LC-2 vs EL-3a

NW Modeling List nw-modeling-list at
Tue Jun 9 16:01:57 EDT 2015

The NH bought the Vgn EL-Cs, which they classified as EF-4, in 1963,  not 
'56 as you show.
Dave Phelps
In a message dated 6/9/2015 2:20:29 P.M. Eastern Daylight Time,  
nw-modeling-list at writes:

I am occasionally startled by  insight when putting timelines to specific 
technologies.  So it was when  your comment about “N&W and Virginian using 
Westinghouse’s latest design”  prompted me to look at my cheat sheet of US 
heavy electric events  (attached.) 
What surprised me was that  N&W’s LC-2’s were delivered in 1924, and VGN’s 
EL-3a’s in 1925—the  opposite of the order I had previously assumed.  But 
the dates were so  close that I wonder why the two railroads did not combine 
designs and orders  to save money.  In any case, it is very clear that 
these designs were  nearly contemporaneous, as you pointed out. 
Marklin??   Interesting!  Have they done any US prototype electric before?  
I’d  love for Broadway Limited to put the effort into an LC-2 project that 
they did  into their GG-1.  That remains one of the best heavy electric 
models ever  produced, including nearly all brass.  I’d certainly go for a 
Bachmann  model, if they did as good a job with it as they did with the  
VGN/N&W/NH/Conrail EL-C’s (EF-4’s) or their GG-1. 
And BTW, thank you for your  N&W Electrics book.  It is very well done, and 
I’m always glad to  return to it for a “refresher course” when and as  
-Eric  Bott 
From: NW-Modeling-List  [mailto:nw-modeling-list-bounces at] On 
Behalf Of NW Modeling  List
Sent: Monday, June 08, 2015 8:56 PM
To: 'NW Modeling  List'
Subject: RE: LC-2 vs EL-3a

>From my research when writing  the Electric book I found both models were 
designed for N&W and Virginian  using Westinghouse’s latest design. Any 
differences between them are only the  design improvements that were made between 
the construction dates. As for the  prices, this is why I have been 
attempting the interest Marklin in the model.  Some of the tooling they use for 
Swiss electric locomotives would fit right  into this project.  
Mason Cooper   
From: NW-Modeling-List  [mailto:nw-modeling-list-bounces at]  On 
Behalf Of NW Modeling List
Sent: Monday, June 8, 2015 4:05  PM
To: NW Modeling List
Subject: LC-2 vs  EL-3a

This is my follow-up to your thought that a VGN EL-3a model  would make a 
good starting point for a N&W LC-2 model.  Enough of the  drawings I 
requested from the Archives have arrived for me to elicit the  following facts: 
The pony wheels of the LC-2 and EL-3a are both 33”.   The LC-2 driver 
diameter was 62”, whereas the EL-3a’s was 61”.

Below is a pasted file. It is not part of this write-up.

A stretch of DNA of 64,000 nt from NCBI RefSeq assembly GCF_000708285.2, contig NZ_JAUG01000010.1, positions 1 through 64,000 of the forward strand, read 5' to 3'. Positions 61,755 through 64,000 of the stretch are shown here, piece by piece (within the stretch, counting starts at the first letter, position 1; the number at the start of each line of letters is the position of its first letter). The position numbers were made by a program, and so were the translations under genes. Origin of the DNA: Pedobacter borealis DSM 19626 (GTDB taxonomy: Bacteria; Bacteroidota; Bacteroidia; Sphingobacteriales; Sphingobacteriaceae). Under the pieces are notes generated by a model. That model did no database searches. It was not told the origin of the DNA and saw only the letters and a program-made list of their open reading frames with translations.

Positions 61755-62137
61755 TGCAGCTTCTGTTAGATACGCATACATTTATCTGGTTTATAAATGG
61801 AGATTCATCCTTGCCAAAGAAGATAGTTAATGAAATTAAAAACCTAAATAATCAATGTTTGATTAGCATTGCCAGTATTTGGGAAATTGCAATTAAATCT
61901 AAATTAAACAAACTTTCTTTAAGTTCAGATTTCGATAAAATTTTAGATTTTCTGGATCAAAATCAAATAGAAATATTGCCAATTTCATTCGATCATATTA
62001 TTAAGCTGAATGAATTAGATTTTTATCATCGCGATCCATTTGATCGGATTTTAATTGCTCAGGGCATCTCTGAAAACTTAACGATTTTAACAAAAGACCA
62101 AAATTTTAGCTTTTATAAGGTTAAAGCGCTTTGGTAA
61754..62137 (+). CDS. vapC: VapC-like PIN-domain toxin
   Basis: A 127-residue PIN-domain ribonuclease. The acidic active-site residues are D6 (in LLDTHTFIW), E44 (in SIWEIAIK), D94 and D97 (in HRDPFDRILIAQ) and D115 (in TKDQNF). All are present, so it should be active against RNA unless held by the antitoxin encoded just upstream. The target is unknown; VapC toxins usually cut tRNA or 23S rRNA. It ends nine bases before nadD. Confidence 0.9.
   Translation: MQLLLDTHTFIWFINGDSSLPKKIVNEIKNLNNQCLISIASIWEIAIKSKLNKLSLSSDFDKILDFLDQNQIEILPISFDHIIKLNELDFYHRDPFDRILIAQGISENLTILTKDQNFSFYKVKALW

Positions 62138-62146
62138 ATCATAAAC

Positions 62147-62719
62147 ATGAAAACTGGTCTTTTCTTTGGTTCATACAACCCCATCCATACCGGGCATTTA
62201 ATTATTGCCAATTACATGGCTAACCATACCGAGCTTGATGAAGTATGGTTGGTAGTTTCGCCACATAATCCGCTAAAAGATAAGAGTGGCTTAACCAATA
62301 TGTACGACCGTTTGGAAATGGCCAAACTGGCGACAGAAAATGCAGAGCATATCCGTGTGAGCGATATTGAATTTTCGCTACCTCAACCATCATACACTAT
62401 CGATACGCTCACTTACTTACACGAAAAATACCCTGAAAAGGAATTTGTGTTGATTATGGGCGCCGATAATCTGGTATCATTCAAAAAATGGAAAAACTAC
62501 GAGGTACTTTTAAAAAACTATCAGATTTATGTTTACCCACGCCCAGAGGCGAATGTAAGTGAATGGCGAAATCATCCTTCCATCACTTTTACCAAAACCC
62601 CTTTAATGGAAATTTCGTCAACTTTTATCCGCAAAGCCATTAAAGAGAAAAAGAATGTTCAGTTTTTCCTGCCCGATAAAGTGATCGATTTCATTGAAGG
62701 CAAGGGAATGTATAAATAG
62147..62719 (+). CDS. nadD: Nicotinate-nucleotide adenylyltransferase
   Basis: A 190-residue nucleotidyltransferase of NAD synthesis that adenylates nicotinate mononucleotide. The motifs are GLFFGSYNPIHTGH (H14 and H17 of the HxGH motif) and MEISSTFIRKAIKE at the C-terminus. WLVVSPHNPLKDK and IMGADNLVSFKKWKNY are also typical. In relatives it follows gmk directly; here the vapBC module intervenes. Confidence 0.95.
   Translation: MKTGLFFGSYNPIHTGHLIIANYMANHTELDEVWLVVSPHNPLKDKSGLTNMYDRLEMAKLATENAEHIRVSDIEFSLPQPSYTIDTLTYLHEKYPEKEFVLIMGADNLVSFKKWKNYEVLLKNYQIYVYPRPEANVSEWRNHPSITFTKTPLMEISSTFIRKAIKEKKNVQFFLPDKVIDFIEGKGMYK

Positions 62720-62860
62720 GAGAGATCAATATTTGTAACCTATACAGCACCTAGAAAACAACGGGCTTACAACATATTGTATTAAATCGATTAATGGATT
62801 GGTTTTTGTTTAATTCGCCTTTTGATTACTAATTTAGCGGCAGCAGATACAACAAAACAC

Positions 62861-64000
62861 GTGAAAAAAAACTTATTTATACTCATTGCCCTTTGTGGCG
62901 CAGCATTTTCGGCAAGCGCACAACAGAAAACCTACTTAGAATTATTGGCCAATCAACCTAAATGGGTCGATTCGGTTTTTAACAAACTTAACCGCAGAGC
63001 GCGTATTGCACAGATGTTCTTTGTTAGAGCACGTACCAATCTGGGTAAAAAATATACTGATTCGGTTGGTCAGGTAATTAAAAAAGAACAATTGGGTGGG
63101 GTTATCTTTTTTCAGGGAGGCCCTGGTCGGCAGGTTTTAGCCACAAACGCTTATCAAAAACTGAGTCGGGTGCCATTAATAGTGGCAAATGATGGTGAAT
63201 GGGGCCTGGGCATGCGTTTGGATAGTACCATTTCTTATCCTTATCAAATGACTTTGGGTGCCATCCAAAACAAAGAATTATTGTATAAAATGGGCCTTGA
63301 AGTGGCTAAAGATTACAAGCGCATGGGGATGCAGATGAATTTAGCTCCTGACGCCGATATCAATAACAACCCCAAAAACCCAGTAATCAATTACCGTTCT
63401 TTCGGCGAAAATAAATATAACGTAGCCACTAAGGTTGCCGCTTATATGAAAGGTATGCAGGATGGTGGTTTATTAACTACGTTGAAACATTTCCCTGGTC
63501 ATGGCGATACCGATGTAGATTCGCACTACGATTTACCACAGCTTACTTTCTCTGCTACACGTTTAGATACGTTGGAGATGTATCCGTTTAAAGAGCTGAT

The spacings of all axles are identical between the two  classes. 
The distance between the front coupling face and rear  buffer of the EL-3a 
is 609” vs 583” for the LC-2.  Front coupling face to  lead axle distance 
is 93” for the EL-3a, 85” for the LC-2.  Trailing axle  to rear buffer 
distance is 66” for the EL-3a vs 48” for the LC-2.  My  conclusion from this is 
that the frame of an EL-3a model would have to be cut  back substantially at 
both ends to represent an LC-2 frame credibly.   Shortening the rear of a 
pair of ALCO frames by 18” looks pretty  straightforward, but shortening the 8
” up front doesn’t. 
The LC-2 body OAL is only about 4” shorter than the  EL-3a’s, but has very 
significantly different window and door placements, so a  new body would 
have to be fabricated for the LC-2 in any case.  The LC-2  body bottom is also 
3.625” closer to the rails.  (This is interesting,  because the floor of 
the LC-2 seems to have pockets in the floor to receive  the upper ends of the 
spring hangers when the springs are fully compressed,  whereas the tops of 
the EL-3a spring hangers sit well below the body  floor.  I’m guessing the 
tunnel clearances in the N&W electrified  zone were much tighter than on the 
VGN’s, and with the 1” extra driver  diameter, ALCO had to get creative to 
lower the LC-2 body enough to meet the  clearance plate.) 
I have attached a spreadsheet showing the key dimensions  available from 
the materials I have so far. 
I find that I’m daunted by the scope of effort needed to  make this work.  
I would much rather PSC or Division Point produce a new  LC-2 set at $2200 
for a pair (painted), than to modify a pair of Alco EL-3a’s  (orphaning the 
3rd) at a net cost of ~$600, or a pair of Overland  EL-3a’s (orphaning the 
3rd) at a net cost of ~ $1800.  Maybe  if somebody wants to surplus a couple 
of Alco EL-1a’s (cheap) I would put this  one in my job jar. 
But if somebody had the skill and inclination to photo-etch  new body and 
roof sheets for LC-2’s, I’d probably get much more enthusiastic  about this! 
Best Regards, 

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